Running power is a metric Coros has been pushing in the past and made a big deal about being able to measure it from the wrist. It’s now starting to shift focus to Effort Pace, which is a bit of a take on the Grade Adjusted Pace metric that Garmin uses historical workout data to inform you on how you can perform in different terrain.
In the future, it wants its Effort Pace metric to look at factors like humidity, temperature and altitude to make that metric more useful. Right now, it’s about getting people familiar with the concept, and hoping it can be a somewhat useful insight into, well, actual effort.
At the time of testing, Coros hadn't yet added the ability to personalize it through historical data, though. When it does, we expect it to help inform users of their running efficiency running when going up and down hills, for example, and hopefully become something that can be used to aid structured workouts.
Outside of tracking runs, the experience of tracking other activities feels very familiar. We also tracked pool swims and general indoor workouts to assess the reliability of the onboard heart rate monitor.
The pool swim tracking was solid, while the heart rate performance was good for steady-paced workouts and a bit more sketchy at high intensities. You can pair up an external heart rate monitor via Bluetooth, though it now lacks the ANT+ connectivity from the original Apex, which is a shame.
Music and smart features: Out of step
Much like Polar, Coros has probably realized it needs to make its multisport watches work better as smartwatches. So, on the Apex 2, you get all of the same smartwatch features that were included on the original Apex, as well as some that debuted on the Vertix 2.
You now have useful find my phone and watch modes, and also have a built-in music player, giving you another reason to leave the house without finding a place for your phone.
There’s 8GB of storage on the watch, but that’s also there to cover maps. It means you’ve only got a portion of that storage to play with, but it's still a fair amount of space - and more room than you’ll get on something like the similarly priced Garmin Forerunner 745.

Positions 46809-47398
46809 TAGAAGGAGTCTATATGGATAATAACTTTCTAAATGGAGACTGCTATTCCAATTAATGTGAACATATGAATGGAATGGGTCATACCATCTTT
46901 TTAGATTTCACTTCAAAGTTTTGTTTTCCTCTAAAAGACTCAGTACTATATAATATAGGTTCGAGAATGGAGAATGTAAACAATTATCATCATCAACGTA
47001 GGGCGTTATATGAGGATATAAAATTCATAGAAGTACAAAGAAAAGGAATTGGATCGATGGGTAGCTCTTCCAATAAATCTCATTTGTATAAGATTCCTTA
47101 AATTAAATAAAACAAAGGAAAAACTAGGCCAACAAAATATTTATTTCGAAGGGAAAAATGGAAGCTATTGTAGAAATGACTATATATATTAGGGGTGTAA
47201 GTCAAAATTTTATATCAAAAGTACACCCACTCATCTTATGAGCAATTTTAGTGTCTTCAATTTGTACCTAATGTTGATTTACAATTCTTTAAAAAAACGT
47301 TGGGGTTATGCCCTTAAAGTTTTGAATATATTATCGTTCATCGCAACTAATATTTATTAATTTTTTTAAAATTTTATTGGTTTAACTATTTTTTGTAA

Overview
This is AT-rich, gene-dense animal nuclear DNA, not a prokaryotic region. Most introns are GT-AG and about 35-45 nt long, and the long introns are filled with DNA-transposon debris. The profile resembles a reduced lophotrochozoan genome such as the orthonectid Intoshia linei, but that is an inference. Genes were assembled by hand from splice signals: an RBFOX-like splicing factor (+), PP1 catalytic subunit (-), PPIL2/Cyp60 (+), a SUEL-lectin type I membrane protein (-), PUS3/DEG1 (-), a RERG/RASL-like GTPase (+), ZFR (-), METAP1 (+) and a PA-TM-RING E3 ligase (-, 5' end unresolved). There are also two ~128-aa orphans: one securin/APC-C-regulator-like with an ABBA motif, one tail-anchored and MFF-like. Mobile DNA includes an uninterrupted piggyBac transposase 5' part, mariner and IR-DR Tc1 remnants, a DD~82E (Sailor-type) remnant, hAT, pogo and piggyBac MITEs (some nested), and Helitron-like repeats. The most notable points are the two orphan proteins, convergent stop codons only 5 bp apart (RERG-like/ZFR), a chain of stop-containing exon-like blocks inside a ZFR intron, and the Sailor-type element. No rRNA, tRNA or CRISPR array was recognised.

To get that music onto the watch, you need to plug it into your computer and drag and drop MP3 files only. Like dragging over mapping files to the watch, even the smallest number of MP3 files seems to take an age to do.
When they’re on, though, using the music player is actually good in general.
We paired two different pairs of Bluetooth headphones with minimal fuss, and then you are able to tap on the screen and swipe to play and pause, skip tracks and adjust the volume.
It’s easy to access those features during a workout, but you need to jump out of the main screen to use them.
The lack of support for any music streaming services does hurt its inclusion.
Coros says the Apex 2 already has the capacity to support offline playlists from music services and is working to have services on board in 2023.
Coros is generally pretty good in the support of its watches, so it wouldn’t be surprising if that support did arrive. Right now, though, you have to live without it.
Outside of that music player, the smartwatch experience feels similar to what you’ll get on the Pace 2.